2. Tracking individual categories every month gives me a sense of pride and accomplishment when I can actually see those numbers changing every month.

  • For the past several years, I have consciously put money into savings whenever possible. However, actually seeing those totals each month laid out in spreadsheet form is a lot more motivating than just knowing that I managed to squirrel away a couple extra bucks that month. I also find it very motivating to watch our only real debt (our mortgage) go down every month, and it makes me excited for the day when we can start contributing a lot more to paying that off early (because right now, we only pay about $35 extra on it a month).

3. Tracking the entire picture of my net worth helps me to notice trends in the markets (such as the stock and housing markets, for example), and it also shows me where I can exert control and where I can’t.

  • The last few months have been a bit of a beast on our investments, to say the least. During months such as these, it is incredibly helpful to see that while the lines with our retirement accounts may be going down, the lines containing our savings figures are going up. It’s also good to see that when the markets are up, it’s sure fun to watch that compound interest work in our favor.

4. Seeing a very clear visual representation of the accumulation of my daily financial choices helps me make better daily financial choices.

  • As I said before, I’ve always been pretty good with money, and I’m definitely not a frivolous spender or anything like that. However, when I started to see each month the impact my daily choices make on my financial bottom line, we started making some changes around here. For starters, we took all of Matt’s last raise and used it to start contributing to retirement again. (We’d had to stop because his current job doesn’t offer retirement benefits and the purchase of our home last year had left us no wiggle room for quite awhile.) If I hadn’t started tracking our net worth, it would have been too easy to put off those contributions until we had a bit more room in our budget, or maybe we just would have put a part of the raise into retirement, rather than the whole thing. Having this monthly checkup helps ensure that we don’t keep putting off those decisions that will make the biggest difference to our bottom line.

If you’re wanting to start tracking your own net worth, Personal Capital is a great place to start (and it’s free!). You can link your account to all your investments, credit cards, bank accounts, mortgages, etc., and it will give you a snapshot whenever you log in of your net worth, of your investment portfolio, of your monthly spending categories, etc.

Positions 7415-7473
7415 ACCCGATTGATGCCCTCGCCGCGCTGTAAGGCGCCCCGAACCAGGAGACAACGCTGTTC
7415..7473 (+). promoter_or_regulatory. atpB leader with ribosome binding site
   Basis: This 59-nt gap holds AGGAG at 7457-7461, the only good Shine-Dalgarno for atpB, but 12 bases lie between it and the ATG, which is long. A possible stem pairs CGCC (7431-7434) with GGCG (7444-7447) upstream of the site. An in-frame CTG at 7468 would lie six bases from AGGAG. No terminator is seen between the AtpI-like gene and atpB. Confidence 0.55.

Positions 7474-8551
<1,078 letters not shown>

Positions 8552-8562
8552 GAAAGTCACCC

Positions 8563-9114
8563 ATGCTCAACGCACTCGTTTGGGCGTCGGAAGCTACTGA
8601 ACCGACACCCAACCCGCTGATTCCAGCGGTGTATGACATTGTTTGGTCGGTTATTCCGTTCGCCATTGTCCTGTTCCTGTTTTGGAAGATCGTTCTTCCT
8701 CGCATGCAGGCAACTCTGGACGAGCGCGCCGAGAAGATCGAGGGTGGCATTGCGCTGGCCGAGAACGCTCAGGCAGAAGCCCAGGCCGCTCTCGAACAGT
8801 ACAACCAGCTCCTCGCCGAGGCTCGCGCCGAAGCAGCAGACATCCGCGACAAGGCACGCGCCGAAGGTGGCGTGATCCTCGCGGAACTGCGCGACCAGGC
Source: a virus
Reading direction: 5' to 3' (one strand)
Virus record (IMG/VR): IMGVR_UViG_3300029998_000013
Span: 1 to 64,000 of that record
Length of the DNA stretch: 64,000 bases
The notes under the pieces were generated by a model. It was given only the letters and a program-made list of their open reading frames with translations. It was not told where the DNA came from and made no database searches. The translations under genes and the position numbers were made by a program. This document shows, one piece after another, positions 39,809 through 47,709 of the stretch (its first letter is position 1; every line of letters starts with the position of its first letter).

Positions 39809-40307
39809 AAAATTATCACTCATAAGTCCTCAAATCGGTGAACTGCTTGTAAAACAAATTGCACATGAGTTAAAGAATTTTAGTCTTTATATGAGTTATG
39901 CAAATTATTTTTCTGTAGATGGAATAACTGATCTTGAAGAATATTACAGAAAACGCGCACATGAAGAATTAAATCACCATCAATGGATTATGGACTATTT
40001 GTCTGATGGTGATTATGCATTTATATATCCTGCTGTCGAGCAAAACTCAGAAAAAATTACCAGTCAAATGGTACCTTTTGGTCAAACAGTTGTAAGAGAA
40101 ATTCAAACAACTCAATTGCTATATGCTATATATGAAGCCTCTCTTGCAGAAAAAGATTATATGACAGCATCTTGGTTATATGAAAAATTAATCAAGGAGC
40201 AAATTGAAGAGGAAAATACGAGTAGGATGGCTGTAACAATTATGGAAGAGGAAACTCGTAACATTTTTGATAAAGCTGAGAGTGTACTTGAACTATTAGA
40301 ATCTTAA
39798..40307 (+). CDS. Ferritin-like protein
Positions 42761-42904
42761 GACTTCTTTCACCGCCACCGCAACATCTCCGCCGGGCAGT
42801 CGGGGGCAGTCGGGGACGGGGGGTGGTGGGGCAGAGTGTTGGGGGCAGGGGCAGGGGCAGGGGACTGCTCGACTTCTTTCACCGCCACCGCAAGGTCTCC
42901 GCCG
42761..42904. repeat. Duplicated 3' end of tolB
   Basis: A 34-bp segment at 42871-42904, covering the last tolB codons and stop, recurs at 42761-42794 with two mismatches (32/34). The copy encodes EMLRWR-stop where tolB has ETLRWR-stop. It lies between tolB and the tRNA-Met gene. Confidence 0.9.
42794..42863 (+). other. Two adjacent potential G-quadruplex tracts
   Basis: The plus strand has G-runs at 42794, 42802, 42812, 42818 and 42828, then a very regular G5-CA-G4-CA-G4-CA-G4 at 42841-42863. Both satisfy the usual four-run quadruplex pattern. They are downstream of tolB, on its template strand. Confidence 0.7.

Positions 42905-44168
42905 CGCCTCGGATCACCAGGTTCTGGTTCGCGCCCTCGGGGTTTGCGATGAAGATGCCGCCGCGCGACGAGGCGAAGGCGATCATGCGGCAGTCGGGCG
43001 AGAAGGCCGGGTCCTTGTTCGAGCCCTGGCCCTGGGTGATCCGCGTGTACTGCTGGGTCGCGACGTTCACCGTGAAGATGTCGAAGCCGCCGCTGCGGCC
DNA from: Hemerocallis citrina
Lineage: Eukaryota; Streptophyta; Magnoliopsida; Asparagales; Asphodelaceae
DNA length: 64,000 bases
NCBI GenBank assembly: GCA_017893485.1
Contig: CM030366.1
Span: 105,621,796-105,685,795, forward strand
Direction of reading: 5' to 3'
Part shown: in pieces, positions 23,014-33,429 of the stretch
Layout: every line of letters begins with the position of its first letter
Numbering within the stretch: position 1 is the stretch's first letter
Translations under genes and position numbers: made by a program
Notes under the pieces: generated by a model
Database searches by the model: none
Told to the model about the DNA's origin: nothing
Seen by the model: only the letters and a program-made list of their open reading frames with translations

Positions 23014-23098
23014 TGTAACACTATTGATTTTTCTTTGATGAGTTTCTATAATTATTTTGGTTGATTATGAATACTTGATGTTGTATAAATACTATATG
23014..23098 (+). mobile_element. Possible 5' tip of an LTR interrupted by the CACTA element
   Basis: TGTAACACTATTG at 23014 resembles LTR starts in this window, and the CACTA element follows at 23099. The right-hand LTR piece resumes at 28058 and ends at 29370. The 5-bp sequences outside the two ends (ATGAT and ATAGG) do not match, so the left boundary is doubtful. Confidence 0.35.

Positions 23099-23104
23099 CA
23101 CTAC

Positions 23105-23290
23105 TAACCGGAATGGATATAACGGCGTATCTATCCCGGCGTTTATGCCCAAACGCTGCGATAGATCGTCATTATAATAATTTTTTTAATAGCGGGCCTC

But I recommend going farther than just Personal Capital—I challenge you to bust out a spreadsheet with all the main factors contributing to your net worth and track it on the same day of each month (I always do it on the last day of the month). Plug in your numbers monthly, calculate the differences in each category, and put your overall net worth somewhere big and prominent so you can see its progress…and then see if you don’t start making some significant changes in your financial life.

I dare you.

***Note: those are my personal affiliate links for Personal Capital in this post, which just means I get credit towards an Amazon gift card if you sign up through my link. Even if you choose not to go through my link, however, Personal Capital is still a great tool I definitely recommend! I personally use it almost every day.

Oh, and one more thing–you’ll notice that I recently totally revamped my site design, and that now I have a whole featured content area totally focused on personal finance and frugality! If you haven’t checked it out yet, you’ll find it here.

Some posts to get you started:

Why We Converted Our Old 401K to a Roth (and Lost an $8000 Tax Return)

Do you track your net worth already? If so, how long have you been doing it?